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Advisers: Boardroom Benefits

A CEO explains that the best way to get low-cost, high-quality financial advice is to set up a board of directors.
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What's the best way to get low-cost, high-quality financial advice? Build a top-notch, diversified board of directors, says Steve Simon of AutoLend. (See "Plan Early for Profitable Growth," [Article link].)

Simon's all-star board includes Paul Gregory, vice-chairman of Willis Corroon of New York, an international insurance brokerage; Stephen Raphael, a member of the board of directors of investment-banking firm Bear Stearns; and Dan Poryles, an auto-industry financing expert and senior consultant to GE Capital. "If any of us were on retainer and being paid hourly fees, AutoLend would be bankrupt," notes Gregory. AutoLend pays its directors a token fee and grants them stock options.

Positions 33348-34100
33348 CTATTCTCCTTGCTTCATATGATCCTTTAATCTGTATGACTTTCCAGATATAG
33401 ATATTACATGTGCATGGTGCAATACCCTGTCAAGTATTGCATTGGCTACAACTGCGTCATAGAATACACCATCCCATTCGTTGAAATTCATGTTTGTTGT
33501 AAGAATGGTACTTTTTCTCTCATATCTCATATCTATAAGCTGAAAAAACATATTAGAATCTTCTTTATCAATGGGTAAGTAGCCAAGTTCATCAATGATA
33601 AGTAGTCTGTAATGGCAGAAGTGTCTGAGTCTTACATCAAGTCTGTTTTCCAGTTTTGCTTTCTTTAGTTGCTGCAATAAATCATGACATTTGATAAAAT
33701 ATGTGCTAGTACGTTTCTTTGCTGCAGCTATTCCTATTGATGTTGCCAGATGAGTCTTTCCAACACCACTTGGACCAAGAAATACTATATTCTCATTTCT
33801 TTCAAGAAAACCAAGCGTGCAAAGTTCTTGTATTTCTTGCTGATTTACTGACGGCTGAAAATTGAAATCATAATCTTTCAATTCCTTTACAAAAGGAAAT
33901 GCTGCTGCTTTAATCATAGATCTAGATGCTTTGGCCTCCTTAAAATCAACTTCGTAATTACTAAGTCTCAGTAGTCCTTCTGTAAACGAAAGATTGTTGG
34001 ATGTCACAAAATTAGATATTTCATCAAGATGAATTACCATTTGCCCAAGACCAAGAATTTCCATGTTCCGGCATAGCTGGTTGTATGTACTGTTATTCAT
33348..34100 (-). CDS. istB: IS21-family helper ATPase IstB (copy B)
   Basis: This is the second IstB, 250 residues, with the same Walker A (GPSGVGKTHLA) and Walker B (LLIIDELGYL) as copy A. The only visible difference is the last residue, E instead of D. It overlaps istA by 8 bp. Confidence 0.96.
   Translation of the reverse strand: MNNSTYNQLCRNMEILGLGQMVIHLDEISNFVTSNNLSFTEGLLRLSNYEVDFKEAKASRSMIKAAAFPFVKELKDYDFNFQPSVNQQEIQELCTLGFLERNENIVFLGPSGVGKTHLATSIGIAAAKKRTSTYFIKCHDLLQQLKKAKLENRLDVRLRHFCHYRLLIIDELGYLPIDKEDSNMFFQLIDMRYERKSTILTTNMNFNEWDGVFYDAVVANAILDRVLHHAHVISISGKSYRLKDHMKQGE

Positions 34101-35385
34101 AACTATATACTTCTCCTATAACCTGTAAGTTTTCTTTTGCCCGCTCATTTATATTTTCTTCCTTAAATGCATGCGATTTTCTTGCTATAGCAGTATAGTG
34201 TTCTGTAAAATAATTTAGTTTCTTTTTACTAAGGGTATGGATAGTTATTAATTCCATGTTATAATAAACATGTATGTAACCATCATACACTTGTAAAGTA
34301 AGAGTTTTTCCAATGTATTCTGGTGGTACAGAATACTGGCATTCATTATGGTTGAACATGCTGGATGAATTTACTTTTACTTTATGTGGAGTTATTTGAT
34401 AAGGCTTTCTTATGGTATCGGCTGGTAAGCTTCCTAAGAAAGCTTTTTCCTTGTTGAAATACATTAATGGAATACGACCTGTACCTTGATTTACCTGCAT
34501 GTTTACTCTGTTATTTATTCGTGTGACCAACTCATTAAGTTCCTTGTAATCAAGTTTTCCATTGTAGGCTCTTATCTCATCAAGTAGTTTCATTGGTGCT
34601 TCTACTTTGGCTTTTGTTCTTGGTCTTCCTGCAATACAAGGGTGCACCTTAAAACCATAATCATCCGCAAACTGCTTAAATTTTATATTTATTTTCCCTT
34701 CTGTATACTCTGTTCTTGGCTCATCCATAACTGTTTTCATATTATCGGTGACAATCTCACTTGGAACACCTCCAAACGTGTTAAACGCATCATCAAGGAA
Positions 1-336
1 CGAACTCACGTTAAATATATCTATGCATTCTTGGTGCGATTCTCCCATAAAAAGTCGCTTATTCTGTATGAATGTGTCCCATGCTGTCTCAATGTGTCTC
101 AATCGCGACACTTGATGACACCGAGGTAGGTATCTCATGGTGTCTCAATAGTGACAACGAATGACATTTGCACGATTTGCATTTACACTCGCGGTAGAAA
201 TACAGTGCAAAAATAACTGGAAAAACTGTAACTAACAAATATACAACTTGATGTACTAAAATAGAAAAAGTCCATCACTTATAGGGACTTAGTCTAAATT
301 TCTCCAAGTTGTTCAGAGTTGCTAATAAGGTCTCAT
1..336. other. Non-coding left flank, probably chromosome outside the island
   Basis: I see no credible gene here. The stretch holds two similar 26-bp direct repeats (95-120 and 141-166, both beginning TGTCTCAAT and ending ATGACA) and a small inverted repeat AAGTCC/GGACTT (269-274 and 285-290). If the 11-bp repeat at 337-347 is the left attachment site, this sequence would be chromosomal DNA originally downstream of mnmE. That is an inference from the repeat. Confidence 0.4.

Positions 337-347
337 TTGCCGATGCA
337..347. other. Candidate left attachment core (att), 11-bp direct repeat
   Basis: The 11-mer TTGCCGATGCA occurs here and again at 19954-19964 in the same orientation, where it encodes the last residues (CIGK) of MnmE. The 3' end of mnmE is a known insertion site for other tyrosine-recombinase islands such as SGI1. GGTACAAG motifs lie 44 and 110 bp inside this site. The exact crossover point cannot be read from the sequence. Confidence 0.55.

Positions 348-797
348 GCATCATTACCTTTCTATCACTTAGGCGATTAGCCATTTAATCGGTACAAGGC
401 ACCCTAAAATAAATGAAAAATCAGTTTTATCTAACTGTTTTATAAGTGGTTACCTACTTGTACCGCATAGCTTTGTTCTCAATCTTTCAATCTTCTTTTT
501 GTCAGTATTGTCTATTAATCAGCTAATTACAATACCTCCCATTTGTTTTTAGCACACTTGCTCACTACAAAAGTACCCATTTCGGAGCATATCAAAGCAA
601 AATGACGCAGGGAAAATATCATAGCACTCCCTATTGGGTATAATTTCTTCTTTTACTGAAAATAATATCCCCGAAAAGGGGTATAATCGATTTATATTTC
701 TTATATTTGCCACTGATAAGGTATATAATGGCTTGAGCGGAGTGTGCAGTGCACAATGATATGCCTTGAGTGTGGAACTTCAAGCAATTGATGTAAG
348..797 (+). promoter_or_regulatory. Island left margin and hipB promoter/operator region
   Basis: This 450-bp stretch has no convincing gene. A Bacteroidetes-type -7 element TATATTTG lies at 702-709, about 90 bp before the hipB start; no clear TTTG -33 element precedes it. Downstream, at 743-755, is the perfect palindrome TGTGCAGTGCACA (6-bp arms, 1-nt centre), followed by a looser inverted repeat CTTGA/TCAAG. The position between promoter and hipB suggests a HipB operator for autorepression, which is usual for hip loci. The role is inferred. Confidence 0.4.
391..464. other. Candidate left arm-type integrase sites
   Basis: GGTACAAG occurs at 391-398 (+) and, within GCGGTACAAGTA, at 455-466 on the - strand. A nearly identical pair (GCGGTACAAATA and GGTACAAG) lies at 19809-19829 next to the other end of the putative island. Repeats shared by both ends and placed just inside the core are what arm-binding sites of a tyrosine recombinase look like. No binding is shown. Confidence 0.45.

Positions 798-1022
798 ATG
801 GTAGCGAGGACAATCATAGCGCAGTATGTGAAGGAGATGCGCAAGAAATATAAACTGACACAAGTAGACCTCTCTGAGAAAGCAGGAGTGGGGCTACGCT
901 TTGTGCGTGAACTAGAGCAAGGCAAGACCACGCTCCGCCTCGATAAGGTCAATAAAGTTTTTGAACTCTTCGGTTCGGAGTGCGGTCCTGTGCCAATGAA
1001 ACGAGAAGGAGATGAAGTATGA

Furthermore, Simon is in touch with at least one board member almost every day. "When Steve is dealing with an issue like hiring a chief financial officer, or -- the way he is now -- investigating prospects for bank financing," says Gregory, "he contacts the director with the relevant experience."

Too many entrepreneurs refuse to set up boards, or they line up directors who will rubber-stamp the management's calls. Not Simon. He established a seven-member board that includes himself as the only insider. "I've put my ego and my vanity aside and assembled a focused team of financial advisers. If I'm making a mistake or missing a market opportunity, I want my board to intervene."

Last updated: Aug 1, 1995




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